Jim and Amy Watt, both in their 60s, are trying to hang on to their Henderson home. "When we moved out here, I thought, 'This is our last home. We're going to die here,' " said Jim Watt. But the housing crisis has put that assumption in question. Worse, he said, so many homes in their neighborhood had fallen to foreclosure that everyone's property values dropped further. "I ain't moving, no," Amy said, grasping paperwork she hopes will help them fight foreclosure.
But like Amador and others at the seminar, they wonder how their bright vision for the future dimmed so quickly — and what their next president can do about it.
Two of every three Nevada homeowners owe more than their homes are worth, nearly three times the national average.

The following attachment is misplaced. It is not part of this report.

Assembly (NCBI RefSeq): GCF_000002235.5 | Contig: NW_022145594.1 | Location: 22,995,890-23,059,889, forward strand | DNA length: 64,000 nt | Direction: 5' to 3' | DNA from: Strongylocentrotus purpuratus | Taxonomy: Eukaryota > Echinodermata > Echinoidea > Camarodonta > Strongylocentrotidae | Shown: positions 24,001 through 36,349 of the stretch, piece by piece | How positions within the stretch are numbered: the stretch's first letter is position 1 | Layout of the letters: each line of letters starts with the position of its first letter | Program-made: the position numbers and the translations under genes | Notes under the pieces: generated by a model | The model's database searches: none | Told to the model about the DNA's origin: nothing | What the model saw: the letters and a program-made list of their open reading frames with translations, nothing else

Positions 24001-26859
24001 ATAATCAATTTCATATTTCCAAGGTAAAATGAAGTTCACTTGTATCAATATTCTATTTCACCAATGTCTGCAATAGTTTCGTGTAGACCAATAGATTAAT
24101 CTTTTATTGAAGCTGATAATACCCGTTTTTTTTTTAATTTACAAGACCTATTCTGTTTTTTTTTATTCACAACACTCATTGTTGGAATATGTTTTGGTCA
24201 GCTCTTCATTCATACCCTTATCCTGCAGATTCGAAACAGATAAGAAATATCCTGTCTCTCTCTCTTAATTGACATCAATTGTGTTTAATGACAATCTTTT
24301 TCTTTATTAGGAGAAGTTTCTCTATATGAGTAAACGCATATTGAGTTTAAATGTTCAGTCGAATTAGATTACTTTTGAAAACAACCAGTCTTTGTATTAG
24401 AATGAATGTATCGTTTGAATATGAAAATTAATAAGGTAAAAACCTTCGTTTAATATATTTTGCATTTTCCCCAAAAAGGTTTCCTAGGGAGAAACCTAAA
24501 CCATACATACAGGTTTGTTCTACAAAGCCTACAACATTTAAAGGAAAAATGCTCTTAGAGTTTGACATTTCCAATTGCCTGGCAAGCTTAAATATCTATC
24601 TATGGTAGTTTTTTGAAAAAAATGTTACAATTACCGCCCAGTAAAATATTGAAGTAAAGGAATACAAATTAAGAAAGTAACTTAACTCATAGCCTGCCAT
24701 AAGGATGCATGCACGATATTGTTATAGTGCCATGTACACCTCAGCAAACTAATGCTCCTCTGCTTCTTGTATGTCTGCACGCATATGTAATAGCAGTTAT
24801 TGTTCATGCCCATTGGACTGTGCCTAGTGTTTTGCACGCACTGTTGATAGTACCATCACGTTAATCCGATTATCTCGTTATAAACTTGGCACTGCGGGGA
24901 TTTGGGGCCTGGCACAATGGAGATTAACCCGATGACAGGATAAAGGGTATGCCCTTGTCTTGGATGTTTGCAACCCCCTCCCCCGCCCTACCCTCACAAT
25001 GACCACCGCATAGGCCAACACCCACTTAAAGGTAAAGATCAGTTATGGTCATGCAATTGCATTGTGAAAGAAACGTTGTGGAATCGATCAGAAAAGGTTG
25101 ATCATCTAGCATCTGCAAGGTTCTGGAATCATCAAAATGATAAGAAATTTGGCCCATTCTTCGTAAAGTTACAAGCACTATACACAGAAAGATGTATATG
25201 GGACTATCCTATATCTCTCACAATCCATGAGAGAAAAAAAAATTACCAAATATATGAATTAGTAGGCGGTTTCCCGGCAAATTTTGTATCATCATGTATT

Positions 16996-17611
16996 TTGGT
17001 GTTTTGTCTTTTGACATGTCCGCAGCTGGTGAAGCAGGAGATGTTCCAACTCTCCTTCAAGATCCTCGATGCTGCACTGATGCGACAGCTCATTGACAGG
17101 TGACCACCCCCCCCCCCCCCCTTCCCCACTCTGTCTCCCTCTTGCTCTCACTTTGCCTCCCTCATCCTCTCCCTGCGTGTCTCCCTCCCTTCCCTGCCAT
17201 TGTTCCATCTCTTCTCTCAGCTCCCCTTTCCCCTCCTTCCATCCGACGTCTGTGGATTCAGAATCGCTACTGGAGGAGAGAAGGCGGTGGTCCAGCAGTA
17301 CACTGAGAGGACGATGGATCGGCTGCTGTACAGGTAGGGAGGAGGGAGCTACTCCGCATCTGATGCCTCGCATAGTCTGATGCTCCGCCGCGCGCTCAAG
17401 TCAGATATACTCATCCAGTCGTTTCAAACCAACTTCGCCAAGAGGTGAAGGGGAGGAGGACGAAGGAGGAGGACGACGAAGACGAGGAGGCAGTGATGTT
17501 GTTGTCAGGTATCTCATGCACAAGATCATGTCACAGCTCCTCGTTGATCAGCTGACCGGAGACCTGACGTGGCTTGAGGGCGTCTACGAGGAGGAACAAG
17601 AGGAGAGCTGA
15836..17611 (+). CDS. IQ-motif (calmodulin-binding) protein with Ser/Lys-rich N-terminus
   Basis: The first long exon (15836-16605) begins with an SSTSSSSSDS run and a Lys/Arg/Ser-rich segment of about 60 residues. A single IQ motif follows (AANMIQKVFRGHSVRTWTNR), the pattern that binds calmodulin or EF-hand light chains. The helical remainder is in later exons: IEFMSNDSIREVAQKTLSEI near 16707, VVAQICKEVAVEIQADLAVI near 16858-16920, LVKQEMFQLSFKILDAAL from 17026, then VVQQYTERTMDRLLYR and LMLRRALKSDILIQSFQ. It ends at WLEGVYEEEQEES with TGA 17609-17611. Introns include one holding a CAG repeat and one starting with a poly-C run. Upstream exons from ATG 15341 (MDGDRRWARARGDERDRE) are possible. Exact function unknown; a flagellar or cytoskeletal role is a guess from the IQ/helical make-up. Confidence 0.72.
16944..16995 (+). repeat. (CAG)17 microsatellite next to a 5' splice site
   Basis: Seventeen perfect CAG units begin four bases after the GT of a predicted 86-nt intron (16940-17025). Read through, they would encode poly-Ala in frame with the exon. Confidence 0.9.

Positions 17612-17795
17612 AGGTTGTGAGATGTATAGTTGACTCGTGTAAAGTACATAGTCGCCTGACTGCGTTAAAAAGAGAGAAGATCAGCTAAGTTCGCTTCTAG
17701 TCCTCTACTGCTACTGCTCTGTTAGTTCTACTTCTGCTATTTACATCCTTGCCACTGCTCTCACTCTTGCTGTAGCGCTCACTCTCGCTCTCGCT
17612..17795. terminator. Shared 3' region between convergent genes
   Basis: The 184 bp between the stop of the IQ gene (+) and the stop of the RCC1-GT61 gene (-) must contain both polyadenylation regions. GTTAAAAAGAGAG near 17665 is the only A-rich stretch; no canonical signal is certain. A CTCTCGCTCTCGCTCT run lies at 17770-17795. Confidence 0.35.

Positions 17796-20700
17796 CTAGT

Michael Mooneyham, 59, is one of them. A resident of Henderson's Sun City Anthem community, he doesn't believe that helping banks is the answer. They were bailed out in 2008, Mooneyham said. His answer today: "Do a onetime bailout [for] the people of the United States."
His is a common attitude here, particularly among those who feel they have been misled by financial institutions. Other Nevadans place the blame on buyers. "Some people bought beyond their means," said Joe Madrid, 77, a Republican and a retired electrical engineer living in Henderson.
Regardless, said Barbara Buckley, executive director of the legal aid center that led the seminar, "we're ground zero in the foreclosure crisis." And Nevadans are still waiting for help as November draws closer.
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